Gov. Ron DeSantis To Send More Than 1,100 Agents to Texas-Mexico Border

The Florida Republican has made a similar controversial move before.

Florida Gov. Ron DeSantis plans to send more than 1,100 law enforcement officers to the Texas-Mexico border, the Republican leader announced on Tuesday.

DeSantis, who is expected to make his bid for president any day now, announced a similar move in June 2021 with roughly 100 officers. The Trump rival has taken credit for sending migrants to other locations, including Martha’s Vineyard, and has bashed President Joe Biden for his handling of the border.

“The impacts of Biden’s Border Crisis are felt by communities across the nation, and the federal government’s abdication of duty undermines the sovereignty of our country and the rule of law,” DeSantis said in an online statement on Tuesday.

“At my direction, state agencies, including law enforcement and the Florida National Guard, are being deployed to Texas, with assets including personnel, boats and planes. While Biden ignores the crisis he created, Florida stands ready to help Texas respond to this crisis,” he added.

The statement also included the numbers for who would be sent — 800 Florida National Guard soldiers, 200 Florida Department of Law enforcement officers, 101 state highway patrol troopers, 20 Florida Fish and Wildlife Conservation Commission agents, and 20 emergency management personnel.

DeSantis also plans to send five “fixed-wing aircraft with monitoring equipment and downlink capabilities with two aviation crew teams, two Mobile Command Vehicles and two command teams, 17 available unmanned aerial vehicles (drones) and support teams, and 10 vessels ― including airboats, shallow draft vessels, and mid-range vessels.”

Texas Gov. Greg Abbott also released a statement on Tuesday calling for governors across the country to send officers to the border: “Join us in the mission to defend our national sovereignty and territorial integrity and send all available law enforcement personnel and resources to the Texas-Mexico border to serve alongside our thousands of Texas National Guard soldiers and Texas Department of Public Safety troopers.”

Title 42 — the regulation that came about during the pandemic authorizing border agents to reject asylum seekers at the border to limit the spread of COVID-19 — expired on Thursday night. The impact was expected to be drastic for the already labored immigration system, with Biden acknowledging an impending “chaotic” transition. But Homeland Security Secretary Alejandro Mayorkas told CNN on Sunday that border crossings decreased nearly 50% since the expiration.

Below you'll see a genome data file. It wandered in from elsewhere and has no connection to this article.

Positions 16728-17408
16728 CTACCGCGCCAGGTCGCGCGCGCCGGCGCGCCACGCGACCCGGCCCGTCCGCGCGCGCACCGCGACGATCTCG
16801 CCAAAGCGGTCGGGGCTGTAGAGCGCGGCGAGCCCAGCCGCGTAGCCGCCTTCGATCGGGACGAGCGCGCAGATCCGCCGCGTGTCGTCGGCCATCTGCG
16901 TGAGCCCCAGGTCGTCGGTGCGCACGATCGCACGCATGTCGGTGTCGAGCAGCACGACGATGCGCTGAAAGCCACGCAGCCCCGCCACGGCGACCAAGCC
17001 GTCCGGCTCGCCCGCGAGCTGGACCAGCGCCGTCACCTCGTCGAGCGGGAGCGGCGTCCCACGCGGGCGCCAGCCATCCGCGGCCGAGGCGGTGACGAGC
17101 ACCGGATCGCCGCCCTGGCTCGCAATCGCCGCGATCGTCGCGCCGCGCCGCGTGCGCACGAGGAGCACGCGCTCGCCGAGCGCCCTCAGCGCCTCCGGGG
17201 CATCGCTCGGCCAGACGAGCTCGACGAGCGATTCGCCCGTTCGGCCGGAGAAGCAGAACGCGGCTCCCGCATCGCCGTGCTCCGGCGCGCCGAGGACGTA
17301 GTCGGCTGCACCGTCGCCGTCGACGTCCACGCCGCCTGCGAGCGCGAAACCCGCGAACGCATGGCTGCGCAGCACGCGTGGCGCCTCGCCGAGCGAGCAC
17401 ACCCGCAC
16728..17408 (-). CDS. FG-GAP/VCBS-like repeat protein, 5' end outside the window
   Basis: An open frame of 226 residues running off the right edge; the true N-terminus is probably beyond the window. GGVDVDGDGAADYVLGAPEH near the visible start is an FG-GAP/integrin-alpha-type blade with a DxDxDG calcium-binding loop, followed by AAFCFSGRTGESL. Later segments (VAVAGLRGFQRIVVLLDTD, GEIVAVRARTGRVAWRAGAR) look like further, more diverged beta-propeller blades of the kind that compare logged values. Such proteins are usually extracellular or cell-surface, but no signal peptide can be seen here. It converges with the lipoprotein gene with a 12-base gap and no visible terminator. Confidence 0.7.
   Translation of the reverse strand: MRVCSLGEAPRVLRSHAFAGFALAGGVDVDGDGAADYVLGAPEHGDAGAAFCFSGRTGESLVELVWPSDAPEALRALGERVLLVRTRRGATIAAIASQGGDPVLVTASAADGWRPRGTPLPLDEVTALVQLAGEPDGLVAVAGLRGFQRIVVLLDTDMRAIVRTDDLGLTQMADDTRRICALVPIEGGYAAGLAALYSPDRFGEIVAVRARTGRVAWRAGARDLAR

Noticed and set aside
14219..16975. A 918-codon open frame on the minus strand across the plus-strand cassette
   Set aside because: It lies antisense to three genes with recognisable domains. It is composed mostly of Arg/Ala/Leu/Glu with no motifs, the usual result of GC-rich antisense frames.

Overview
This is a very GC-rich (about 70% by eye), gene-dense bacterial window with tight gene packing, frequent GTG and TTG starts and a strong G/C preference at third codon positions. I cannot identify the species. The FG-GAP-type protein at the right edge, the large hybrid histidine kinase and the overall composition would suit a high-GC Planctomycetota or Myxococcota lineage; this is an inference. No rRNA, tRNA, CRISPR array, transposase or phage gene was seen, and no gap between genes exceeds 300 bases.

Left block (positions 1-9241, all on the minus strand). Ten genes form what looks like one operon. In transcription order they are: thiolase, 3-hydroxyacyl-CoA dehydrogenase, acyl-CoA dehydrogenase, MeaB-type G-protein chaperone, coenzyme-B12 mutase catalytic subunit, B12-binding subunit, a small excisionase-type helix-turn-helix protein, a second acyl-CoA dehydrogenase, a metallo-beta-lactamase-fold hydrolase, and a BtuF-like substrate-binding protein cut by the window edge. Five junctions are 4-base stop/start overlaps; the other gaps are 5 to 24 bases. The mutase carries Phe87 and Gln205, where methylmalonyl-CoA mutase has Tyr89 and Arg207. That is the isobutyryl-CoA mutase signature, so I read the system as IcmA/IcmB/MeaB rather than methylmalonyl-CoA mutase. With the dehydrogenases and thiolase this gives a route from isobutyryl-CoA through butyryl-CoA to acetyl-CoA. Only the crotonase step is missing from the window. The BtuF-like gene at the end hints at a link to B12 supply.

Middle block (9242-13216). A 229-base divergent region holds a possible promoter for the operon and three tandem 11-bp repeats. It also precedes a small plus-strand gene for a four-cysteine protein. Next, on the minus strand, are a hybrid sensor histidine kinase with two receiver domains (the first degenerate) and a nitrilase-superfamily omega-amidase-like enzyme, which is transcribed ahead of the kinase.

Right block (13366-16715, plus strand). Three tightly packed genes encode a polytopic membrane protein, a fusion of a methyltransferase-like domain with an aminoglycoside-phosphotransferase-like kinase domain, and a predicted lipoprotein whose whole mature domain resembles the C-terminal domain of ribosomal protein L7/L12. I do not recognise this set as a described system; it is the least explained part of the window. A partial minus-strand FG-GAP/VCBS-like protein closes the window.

Decades-old Title 8 was reinstated on Friday after Title 42 expired. Title 8 would bar deported migrants from reentering the country for at least five years, facing jail time if they enter illegally, CBS reported.

“We don’t need more troops on the border; instead, we need to invest in humanitarian aid for the migrants seeking protection and the border communities most impacted,” said Edna Yang, the co-executive director of Texas-based immigration advocacy group American Gateways.

“We must find a way to reform the antiquated and underfunded asylum process,” she continued in a statement. “Militarization and dehumanization of asylum seekers must stop. We must look at why our asylum system is broken and not simply shift the blame to the individuals seeking protection under that system.”

The move follows Florida Republicansapproval of a bill that allocates $12 million towards DeSantis’ migrant transport plans earlier this month and aligns with his broader effort ramping up anti-immigration efforts.

Mexico’s president lambasted DeSantis’ actions last week.

“Why does [DeSantis] have to take advantage of people’s pain, of migrants’ pain, of people’s need for political gain,” Andrés Manuel López Obrador said at a news conference last week, according to Politico. “This is immoral. This is politicking.”

He added: “Now I found out that the Florida governor — imagine, Florida, which is full of migrants — is taking repressive, inhumane measures against migrants in Florida because he wants to be a [presidential] candidate. Can’t he not make another proposal to convince people?”

In the states, Democrats have condemned DeSantis’ attack on immigrants.

“The recent policies implemented by the Republican-led Florida Legislature demonstrate Governor DeSantis’ preference for fear-mongering, promoting racial profiling, and damaging Florida’s economy, rather than supporting the state’s Hispanic population in their time of need,” said Congressional Hispanic Caucus Chair Rep. Nanette Barragán (D-Calif.) and Vice Chair Rep. Darren Soto (D-Fla.) in a joint statement, The Hill reported.

“Faith leaders, civil rights groups, chambers of commerce, and others have come out against these draconian measures because they will slow economic growth, reduce our workforce, hurt small businesses, drive up inflation, and deeply damage our international tourism,” they added.

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